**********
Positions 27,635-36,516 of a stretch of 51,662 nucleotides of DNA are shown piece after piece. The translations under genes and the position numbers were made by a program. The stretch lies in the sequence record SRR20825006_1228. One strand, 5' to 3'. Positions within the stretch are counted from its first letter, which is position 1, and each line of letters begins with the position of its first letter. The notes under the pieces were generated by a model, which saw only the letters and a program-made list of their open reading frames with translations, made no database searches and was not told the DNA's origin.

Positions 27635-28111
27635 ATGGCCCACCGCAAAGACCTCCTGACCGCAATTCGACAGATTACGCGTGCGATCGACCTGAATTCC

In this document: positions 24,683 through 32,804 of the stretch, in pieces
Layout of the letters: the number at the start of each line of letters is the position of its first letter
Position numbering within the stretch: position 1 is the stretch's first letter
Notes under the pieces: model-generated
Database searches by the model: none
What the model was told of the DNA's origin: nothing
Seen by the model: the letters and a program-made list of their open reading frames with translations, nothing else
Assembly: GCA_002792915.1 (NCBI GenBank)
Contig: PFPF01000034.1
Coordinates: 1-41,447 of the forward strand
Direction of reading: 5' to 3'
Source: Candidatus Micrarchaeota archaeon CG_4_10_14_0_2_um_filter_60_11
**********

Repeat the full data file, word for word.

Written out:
Positions 27,635-36,516 of a stretch of 51,662 nucleotides of DNA are shown piece after piece. The translations under genes and the position numbers were made by a program. The stretch lies in the sequence record SRR20825006_1228. One strand, 5' to 3'. Positions within the stretch are counted from its first letter, which is position 1, and each line of letters begins with the position of its first letter. The notes under the pieces were generated by a model, which saw only the letters and a program-made list of their open reading frames with translations, made no database searches and was not told the DNA's origin.

Positions 27635-28111
27635 ATGGCCCACCGCAAAGACCTCCTGACCGCAATTCGACAGATTACGCGTGCGATCGACCTGAATTCC

In this document: positions 24,683 through 32,804 of the stretch, in pieces
Layout of the letters: the number at the start of each line of letters is the position of its first letter
Position numbering within the stretch: position 1 is the stretch's first letter
Notes under the pieces: model-generated
Database searches by the model: none
What the model was told of the DNA's origin: nothing
Seen by the model: the letters and a program-made list of their open reading frames with translations, nothing else
Assembly: GCA_002792915.1 (NCBI GenBank)
Contig: PFPF01000034.1
Coordinates: 1-41,447 of the forward strand
Direction of reading: 5' to 3'
Source: Candidatus Micrarchaeota archaeon CG_4_10_14_0_2_um_filter_60_11